It's always reassuring to read about a journalist who's got higher priorities than that boring old accuracy stuff.

P.S. -- Read my colleague Tom Blumer's exquisite takedown of a flawed AP economics story, showing precisely where the numbers are mistaken or out of context.

Saturday, July 11, 2009

Announcing AP Watch

The Associated Press is by far the dominant news service for newspapers and other journalism outfits across the country. However, its articles are frequently marred by sloppy errors, poor logic and blatant misinformation. This is a disservice to readers, who get inaccurate information, and to the newspapers, that pay good money for what are supposed to be accurate stories.

That's the reason for AP Watch, a project to monitor and correct major AP errors, especially those that negate the premise of the story. We're concentrating on business and science, but may delve into other fields.

AP Watch is nonideological; we welcome contributions from those of all political persuasions. The founders of this site are Tom Blumer of Bizzyblog and Bradley J. Fikes, a business reporter . The founders have our own personal political beliefs; conservative for Blumer and Libertarian for Fikes. (Disclaimer: Fikes' views are not necessarily representative of his employer, the North County Times).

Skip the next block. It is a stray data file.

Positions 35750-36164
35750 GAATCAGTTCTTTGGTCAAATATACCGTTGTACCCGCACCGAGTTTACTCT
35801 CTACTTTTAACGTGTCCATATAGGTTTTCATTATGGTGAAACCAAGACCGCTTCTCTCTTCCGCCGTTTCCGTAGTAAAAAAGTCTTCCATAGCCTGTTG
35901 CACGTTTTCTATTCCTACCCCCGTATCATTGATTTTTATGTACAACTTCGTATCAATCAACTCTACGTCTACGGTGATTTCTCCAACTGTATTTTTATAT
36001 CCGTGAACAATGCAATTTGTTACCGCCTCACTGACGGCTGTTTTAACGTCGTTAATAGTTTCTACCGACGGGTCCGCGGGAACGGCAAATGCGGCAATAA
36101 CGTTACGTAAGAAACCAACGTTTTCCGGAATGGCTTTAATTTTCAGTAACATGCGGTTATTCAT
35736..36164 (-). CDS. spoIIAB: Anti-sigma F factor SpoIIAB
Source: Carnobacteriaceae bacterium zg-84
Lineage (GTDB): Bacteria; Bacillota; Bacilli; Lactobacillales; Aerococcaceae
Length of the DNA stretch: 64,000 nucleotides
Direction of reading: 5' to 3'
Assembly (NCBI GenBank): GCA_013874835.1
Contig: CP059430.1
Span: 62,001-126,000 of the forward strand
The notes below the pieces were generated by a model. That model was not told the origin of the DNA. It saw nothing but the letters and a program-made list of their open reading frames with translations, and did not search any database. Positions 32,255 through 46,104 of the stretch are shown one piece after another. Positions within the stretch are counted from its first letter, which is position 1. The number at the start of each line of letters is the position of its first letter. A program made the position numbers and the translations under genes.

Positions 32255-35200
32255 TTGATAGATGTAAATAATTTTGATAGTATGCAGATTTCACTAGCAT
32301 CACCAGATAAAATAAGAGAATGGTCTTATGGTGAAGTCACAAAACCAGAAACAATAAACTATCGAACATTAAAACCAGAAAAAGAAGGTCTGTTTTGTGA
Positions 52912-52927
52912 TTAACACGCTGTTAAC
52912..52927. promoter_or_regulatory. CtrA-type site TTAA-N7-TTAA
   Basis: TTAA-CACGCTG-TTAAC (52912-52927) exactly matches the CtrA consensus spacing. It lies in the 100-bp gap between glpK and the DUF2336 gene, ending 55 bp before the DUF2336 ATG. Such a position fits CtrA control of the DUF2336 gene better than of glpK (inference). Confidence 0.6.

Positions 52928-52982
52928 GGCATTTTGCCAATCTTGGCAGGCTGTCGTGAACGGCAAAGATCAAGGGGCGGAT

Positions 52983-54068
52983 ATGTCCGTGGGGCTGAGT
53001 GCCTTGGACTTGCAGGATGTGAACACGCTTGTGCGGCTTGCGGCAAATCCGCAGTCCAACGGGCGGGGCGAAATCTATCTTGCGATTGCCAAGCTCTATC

But we're not focusing on media bias per se here. Plenty of sites do such monitoring. We are specifically tackling blatant errors by the Associated Press. To our knowledge, no one else is doing that.

We're looking for errors such as that in a recent AP article on the growth of green jobs, derived from a report from the Pew Charitable Trusts. The article repeated without any skepticism Pew's nonsensical claim that jobs in the overall economy grew by just 3.7 percent over the entire decade of 1998 to 2007. That would have been nearly stagnant growth during a decade encompassing two booms and one mild recession. The Bureau of Labor Statistics pegs total job growth during that period at 11.1 percent, a much more believable number.

The point of the flawed number is that it makes the growth in green jobs during that period, of 9.1 percent, look far better than growth in the overall economy. This is the premise of Pew's report. It uses a method designed to better track additions of jobs at the micro-level than conventional statistics. However, when the method is applied to the total economy, it yields a nonsensical answer. The source, says Pew, is the “National Establishment Time Series (NETS) Database and data from the Cleantech Group LLC.”